The ESL Future Perfect Continuous verb tense is one of the last tenses taught to ESL and EFL learners.
This page explains the three components (conjugation, form, and function) that teachers must include in a lesson or lessons on this tense (also called the Future Perfect Progressive).
For a thorough discussion on how to teach verb tenses to ESL and EFL students, see my page on Teaching ESL Verb Tenses.
The Future Perfect Continuous (or Future Perfect Progressive) is constructed this way:
The verb conjugation is the same for all subjects, however, this verb tense has the longest string of words; so it's often difficult for English language learners to consistently get the order right.
Here are some examples of ESL Future Perfect Continuous verbs with I, you, he/she/it, they, and we.
Here are the Future Perfect Continuous forms all English language students must learn.
*Note: The Short Answer can also include "been" at the end of the sentence; for example, "Yes, I will have been."
The ESL Future Perfect Continuous is used to emphasize the duration of an activity that will be in progress before another time or event in the future.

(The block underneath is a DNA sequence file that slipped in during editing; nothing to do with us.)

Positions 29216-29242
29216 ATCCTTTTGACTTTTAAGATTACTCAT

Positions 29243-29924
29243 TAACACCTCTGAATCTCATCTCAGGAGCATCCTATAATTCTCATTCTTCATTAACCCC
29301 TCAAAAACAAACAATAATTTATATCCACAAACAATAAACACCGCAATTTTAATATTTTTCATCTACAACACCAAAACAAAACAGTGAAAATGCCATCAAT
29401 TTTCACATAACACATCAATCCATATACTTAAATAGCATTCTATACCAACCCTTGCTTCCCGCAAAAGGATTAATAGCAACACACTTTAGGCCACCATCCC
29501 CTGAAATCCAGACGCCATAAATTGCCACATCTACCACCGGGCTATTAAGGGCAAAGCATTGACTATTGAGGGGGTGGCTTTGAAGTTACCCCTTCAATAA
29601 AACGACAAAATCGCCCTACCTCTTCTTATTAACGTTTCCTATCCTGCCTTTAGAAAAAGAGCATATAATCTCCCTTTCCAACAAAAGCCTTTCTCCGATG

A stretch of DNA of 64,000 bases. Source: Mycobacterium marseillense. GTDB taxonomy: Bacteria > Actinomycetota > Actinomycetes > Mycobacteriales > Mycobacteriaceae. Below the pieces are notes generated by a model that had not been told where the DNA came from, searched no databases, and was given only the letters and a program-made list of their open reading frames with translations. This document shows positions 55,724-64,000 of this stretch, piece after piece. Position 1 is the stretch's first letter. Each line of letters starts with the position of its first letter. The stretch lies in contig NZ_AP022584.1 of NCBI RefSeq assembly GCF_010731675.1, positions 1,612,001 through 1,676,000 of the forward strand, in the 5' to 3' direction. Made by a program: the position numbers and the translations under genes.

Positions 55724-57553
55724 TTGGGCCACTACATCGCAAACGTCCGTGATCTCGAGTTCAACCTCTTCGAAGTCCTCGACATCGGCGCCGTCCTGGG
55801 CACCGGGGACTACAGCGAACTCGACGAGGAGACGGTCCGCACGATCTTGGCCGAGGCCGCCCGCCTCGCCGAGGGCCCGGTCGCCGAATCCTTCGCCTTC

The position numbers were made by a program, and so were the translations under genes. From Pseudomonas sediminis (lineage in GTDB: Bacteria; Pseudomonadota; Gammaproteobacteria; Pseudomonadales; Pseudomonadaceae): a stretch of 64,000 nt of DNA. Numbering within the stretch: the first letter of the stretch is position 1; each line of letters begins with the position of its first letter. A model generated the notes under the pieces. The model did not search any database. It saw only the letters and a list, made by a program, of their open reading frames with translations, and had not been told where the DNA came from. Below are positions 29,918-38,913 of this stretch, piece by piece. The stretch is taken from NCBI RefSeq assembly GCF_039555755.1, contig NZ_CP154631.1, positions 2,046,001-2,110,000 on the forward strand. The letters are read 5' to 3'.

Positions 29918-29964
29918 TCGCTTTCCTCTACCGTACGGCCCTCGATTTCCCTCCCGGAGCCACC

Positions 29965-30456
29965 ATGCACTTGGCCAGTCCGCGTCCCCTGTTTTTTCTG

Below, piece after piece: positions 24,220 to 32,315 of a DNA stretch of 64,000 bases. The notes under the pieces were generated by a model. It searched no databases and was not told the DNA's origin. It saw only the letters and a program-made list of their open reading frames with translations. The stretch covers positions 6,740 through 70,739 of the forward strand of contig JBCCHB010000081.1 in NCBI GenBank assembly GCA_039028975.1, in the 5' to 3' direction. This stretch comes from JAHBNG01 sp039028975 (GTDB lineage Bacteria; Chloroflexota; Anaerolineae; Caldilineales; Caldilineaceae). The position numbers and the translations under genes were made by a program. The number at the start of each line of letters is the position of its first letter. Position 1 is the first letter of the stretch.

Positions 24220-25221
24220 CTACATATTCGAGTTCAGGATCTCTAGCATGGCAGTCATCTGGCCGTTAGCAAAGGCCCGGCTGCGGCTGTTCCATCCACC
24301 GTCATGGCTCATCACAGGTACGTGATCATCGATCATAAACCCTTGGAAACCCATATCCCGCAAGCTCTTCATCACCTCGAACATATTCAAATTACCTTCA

Here are some examples:
We will have been driving for fifteen hours by the time we arrive in Los Angeles.
At midnight, I will have been studying English grammar tenses for three hours.
Also, the activity that will be in progress before the other time or event in the future may be something that started in the past.
The Future Perfect Progressive tense can sometimes be used interchangeably with the Future Perfect.
Remind the student that the Continuous/Progressive tense is used when you want to emphasize the duration of an activity. This will help the ESL learner to distinguish when to use each of these two tenses more effectively.
Azar's, Understanding and Using English Grammar is an excellent textbook for help with the ESL Future Perfect Continuous. I use it regularly with my intermediate and advanced students. It includes exercises and excellent explanations for all verb tenses as well as many other grammar points.
All material on this website is copyrighted (© 2007-2017).
You are free to use my materials in your classes.
I just ask that you include my website address on handouts.